State Politics

Ethics complaint says NC House Speaker Tim Moore profited from his political position

Speaker of the House Rep. Tim Moore, left, speaks at a press conference on March 30, 2017. House Speaker pro tem Rep. Sarah Stevens listens at right.
Speaker of the House Rep. Tim Moore, left, speaks at a press conference on March 30, 2017. House Speaker pro tem Rep. Sarah Stevens listens at right.

A government watchdog group is accusing one of North Carolina’s most powerful legislators of using his political position for financial benefit – by stopping state regulators from cracking down on pollution at a property he owned and was trying to sell.

Tim Moore, a Republican, is the speaker of the North Carolina House of Representatives and a lawyer from Cleveland County in Western North Carolina. He also co-owns a company called Southeast Land Holdings that in 2013 bought an abandoned chicken processing plant in Chatham County, according to an ethics complaint filed Monday morning.

That poultry plant is the focus of the ethics complaint filed by the Campaign for Accountability, a Washington-based group.

The group is asking North Carolina’s state ethics board to look into its accusations. The allegations focus on how state environmental inspectors treated the property in Siler City when it was co-owned by Moore, as well as Moore’s potential role in taxpayer-funded grants associated with the property.

Moore denied that anything improper happened. He says he’s the victim of a politically motivated attack.

“This complaint is a meritless election-year political ploy,” Moore said in a written statement. “As the public records demonstrate, the Siler City project was a private property redevelopment handled properly by a state agency.”

Internal emails that the Campaign for Accountability says it obtained in public records from the NC Department of Environmental Quality show state officials waived a $5,880 late fee that Moore’s company owed, and also granted his company multiple extensions of a deadline to address pollution on the site.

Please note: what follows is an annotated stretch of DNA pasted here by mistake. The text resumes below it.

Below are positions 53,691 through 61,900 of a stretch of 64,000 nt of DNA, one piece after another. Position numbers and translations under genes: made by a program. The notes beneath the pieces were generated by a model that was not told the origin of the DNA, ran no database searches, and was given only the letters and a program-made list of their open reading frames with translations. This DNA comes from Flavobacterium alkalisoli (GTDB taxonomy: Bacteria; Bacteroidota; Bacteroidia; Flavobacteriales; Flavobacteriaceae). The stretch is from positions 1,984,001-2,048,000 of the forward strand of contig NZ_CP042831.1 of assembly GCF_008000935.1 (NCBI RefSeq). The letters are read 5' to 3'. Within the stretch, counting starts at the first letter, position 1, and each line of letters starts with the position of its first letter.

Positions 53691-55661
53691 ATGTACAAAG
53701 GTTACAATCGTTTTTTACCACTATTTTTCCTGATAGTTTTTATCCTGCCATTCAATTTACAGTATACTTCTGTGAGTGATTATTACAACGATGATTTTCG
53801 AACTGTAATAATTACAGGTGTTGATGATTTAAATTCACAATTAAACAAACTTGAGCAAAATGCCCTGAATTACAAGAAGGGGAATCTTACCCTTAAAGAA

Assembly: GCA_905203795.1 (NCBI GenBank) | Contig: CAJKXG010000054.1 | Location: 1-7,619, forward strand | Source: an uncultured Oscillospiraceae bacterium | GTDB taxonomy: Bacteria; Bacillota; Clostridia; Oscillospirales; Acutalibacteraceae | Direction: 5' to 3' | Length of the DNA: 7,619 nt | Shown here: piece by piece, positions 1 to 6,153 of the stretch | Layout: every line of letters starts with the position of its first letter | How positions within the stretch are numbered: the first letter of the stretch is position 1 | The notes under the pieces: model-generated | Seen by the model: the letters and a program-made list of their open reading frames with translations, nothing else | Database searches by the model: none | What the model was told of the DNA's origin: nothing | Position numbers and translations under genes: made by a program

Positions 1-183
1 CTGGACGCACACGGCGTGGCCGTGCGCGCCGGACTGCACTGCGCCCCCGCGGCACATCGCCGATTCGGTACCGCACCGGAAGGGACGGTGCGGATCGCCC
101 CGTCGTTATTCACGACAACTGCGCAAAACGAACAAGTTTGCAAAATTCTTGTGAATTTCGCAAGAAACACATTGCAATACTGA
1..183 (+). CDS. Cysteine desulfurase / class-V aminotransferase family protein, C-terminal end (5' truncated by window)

Those emails and other public records from DEQ “reveal that Speaker Moore directly intervened with state officials to avoid the issuance of fines for failing to abide by the state’s environmental laws,” the complaint says.

DEQ officials could not be reached Monday for comment regarding the accusations in the complaint.

Southeast Land Holdings, the company co-owned by Moore, bought the chicken plant for $85,000 in 2013 and sold it for $550,000 in 2016, according to the complaint. Moore’s financial disclosure forms required by the state show he owned 25 percent of the property.

“Speaker Moore appears to have managed to delay DEQ from engaging in any enforcement action, giving his company time to secure a buyer for the property, eventually allowing him to sell the property for $465,000 more than the purchase price, just three years earlier,” the complaint says.

Moore, though, said DEQ never gave his company any special treatment.

“DEQ and their underground storage tank division dealt with the project as they would any other business and we complied,” he said.

The Campaign for Accountability suggested that might not be true and has asked the state ethics commission to launch a formal investigation.

It’s unclear if that will happen. State law requires that all ethics investigations remain confidential unless the investigation either goes to a formal hearing or the accused person requests the details to be made public.

A ‘dubious’ explanation?

During the time in question, DEQ was run by political appointees of former Republican Gov. Pat McCrory – including Donald van der Vaart, who is now under consideration for a top environmental post in the Trump administration. He frequently said while leading DEQ that he wanted the department to be more “customer-friendly” to businesses it interacted with.